Workshop on Neural Engineering using Reconfigurable Hardware 2012

Call for Papers

Understanding of the human brain is one of the grand challenges of the 21st century due to the potential to develop new medical solutions and to create novel engineering applications. This has resulted in the emergence of a large and expanding research community focused upon neural engineering. By applying common engineering principles and techniques with neurally-inspired designs and algorithms we are able to learn about the processes within the brain or develop revolutionary applications, such as neuro-prosthetics with the capability to restore sensory, motor or even cognitive functionality.

The motivation provided by the potential results of furthering our understanding of the brain also drives research into next-generation hardware architectures and designs. For example, to develop large-scale models of the brain that demonstrate realistic functionality, and hence allow for simulation of the brain's processes, it is a requirement to improve the current state-of-the-art in computational platforms, in terms of performance, scalability and efficiency. The product of developing these large-scale models may in turn produce ideas and concepts for innovative design practices for engineering applications.

The rapidly evolving nature, high performance requirements and concurrent processes of neural models encourage the utilization of FPGAs in neural engineering. As such, FPGAs have been shown to be used for neural networks, bio-physically accurate iono-neuromorphic models, and hybrid bio-silicon systems.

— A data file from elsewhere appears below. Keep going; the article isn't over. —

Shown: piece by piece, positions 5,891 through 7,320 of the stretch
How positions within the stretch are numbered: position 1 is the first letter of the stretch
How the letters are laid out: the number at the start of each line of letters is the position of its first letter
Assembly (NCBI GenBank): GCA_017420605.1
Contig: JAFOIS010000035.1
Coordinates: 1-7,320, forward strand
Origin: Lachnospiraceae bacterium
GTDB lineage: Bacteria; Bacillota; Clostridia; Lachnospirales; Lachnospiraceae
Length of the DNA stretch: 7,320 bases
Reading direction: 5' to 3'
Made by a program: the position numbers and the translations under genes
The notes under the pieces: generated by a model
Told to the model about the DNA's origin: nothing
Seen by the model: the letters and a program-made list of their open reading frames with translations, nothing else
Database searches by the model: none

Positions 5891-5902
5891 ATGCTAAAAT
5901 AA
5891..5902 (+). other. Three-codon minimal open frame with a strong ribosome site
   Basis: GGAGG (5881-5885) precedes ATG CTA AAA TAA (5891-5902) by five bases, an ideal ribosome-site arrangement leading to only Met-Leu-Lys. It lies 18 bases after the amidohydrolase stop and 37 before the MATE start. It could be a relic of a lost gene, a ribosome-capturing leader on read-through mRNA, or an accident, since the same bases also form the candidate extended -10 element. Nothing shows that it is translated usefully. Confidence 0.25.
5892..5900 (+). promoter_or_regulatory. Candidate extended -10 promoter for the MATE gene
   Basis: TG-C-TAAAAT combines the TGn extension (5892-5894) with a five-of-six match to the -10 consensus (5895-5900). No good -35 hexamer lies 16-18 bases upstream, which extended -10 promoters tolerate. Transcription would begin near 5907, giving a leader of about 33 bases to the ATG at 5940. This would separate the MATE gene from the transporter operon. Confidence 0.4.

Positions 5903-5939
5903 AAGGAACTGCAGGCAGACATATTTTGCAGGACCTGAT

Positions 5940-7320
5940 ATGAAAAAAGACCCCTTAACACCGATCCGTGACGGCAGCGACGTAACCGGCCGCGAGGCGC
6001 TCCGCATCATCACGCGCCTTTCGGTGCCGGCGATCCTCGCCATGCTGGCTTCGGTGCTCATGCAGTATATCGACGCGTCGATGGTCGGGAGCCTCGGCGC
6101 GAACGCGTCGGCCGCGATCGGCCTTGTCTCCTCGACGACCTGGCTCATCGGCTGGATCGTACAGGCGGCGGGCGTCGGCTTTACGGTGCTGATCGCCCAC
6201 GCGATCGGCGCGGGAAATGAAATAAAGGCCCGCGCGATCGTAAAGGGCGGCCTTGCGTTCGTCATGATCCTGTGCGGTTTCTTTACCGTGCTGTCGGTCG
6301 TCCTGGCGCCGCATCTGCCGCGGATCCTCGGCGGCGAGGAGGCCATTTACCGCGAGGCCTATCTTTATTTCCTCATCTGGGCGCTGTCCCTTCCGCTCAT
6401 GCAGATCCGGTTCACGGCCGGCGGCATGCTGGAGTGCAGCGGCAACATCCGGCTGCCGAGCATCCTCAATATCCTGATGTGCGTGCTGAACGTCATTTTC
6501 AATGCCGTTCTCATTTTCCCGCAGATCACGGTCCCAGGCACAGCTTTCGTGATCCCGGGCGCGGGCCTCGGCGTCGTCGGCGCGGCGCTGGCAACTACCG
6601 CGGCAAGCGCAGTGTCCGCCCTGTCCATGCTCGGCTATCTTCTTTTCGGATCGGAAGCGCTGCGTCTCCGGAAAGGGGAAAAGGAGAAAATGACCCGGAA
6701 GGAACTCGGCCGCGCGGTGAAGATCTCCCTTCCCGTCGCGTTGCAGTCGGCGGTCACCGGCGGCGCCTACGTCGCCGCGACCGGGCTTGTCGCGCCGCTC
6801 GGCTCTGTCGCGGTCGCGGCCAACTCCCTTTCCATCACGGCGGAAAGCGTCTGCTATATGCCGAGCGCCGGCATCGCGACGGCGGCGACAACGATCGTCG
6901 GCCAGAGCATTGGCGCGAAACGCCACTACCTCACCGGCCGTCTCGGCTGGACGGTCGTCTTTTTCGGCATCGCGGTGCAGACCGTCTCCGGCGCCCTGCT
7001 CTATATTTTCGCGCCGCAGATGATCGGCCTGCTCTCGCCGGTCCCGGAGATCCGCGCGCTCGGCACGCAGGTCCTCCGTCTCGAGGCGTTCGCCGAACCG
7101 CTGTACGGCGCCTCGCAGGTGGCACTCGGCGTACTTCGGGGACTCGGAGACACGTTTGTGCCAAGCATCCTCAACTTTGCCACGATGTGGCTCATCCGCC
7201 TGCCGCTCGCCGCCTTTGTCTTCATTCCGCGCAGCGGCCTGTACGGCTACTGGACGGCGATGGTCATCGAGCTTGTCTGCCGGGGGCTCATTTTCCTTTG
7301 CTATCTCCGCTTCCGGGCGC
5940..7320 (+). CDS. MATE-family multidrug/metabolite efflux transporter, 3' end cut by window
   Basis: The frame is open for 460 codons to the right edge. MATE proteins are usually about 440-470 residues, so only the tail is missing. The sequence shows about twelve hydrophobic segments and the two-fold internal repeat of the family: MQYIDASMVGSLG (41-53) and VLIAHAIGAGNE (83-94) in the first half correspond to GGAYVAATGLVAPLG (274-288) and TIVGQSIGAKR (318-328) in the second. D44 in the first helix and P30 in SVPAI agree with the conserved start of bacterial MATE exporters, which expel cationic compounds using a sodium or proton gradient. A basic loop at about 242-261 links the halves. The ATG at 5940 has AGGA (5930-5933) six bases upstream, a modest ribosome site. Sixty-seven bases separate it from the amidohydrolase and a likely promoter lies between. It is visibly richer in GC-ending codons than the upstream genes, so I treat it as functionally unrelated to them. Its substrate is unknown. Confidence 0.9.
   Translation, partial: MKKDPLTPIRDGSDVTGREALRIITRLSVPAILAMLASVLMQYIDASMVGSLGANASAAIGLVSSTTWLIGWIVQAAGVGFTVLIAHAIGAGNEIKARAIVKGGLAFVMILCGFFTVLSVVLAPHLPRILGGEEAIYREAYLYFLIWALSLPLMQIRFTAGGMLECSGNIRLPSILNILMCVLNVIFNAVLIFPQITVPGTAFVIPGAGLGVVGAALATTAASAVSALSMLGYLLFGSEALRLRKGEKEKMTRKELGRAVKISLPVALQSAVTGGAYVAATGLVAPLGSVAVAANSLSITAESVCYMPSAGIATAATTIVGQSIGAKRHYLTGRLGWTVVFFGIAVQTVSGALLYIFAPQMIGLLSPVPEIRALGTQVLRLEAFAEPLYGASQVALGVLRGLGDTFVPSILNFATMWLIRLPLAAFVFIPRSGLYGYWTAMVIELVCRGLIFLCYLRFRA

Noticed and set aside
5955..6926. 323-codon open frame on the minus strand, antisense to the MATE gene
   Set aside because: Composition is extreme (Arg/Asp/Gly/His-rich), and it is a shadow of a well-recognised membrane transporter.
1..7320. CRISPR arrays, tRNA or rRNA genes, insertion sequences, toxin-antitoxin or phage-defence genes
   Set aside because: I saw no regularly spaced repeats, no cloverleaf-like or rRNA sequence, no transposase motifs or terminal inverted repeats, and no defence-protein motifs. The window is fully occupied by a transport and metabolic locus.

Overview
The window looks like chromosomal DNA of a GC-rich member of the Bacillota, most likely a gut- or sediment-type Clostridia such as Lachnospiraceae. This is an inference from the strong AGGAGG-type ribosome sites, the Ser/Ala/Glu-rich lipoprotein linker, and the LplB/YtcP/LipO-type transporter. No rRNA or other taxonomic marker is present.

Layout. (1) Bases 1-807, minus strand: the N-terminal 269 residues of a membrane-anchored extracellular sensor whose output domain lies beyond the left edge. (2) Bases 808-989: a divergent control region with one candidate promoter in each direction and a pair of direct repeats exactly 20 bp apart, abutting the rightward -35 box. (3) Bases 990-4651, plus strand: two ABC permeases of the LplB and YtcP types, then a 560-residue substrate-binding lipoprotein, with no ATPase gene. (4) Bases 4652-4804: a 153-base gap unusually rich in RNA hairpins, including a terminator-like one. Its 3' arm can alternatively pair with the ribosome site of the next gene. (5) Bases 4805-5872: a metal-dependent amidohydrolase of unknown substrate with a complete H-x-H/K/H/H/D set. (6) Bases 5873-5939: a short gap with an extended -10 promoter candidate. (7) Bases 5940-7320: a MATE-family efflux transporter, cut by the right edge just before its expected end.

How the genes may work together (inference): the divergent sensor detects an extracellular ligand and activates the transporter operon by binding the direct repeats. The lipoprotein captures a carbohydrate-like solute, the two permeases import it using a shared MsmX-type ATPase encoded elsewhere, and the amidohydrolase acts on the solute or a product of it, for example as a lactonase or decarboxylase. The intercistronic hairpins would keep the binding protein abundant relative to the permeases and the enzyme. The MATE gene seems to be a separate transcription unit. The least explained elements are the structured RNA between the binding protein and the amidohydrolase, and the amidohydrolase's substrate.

Therefore, the aim of this workshop is to bring together researchers working on neural engineering who utilize FPGAs, with the goal of providing an opportunity to discuss new ideas, present solutions to neural challenges and to develop proposals for future work. The topics of interest could include:


Alongside regular papers, we encourage the submission of short papers, reviews of the area and details of work in progress.

Short papers detailing works in progress and abstracts of work should be 2-4 pages long. Regular papers may be up to 8 pages in total.

Papers should be formatted as per the guidelines on the FPL2012 website.

Papers may be submitted via the online portal. Alternatively, you can email with your submission or any question regarding the submission process.

All accepted papers will be published online at

Key Dates


The workshop is being held in conjunction with FPL2012 at the University of Oslo, Norway.


Saturday 1st September 2012


If you would like to register for this workshop please email



Terrence Mak
School of Electrical and Electronic Engineering, Newcastle University
Department of Computer Science and Engineering, The Chinese University of Hong Kong

Graeme Coapes
School of Electrical and Electronic Engineering, Newcastle University

Workshop on Neural Engineering using Reconfigurable Hardware in association with FPL2012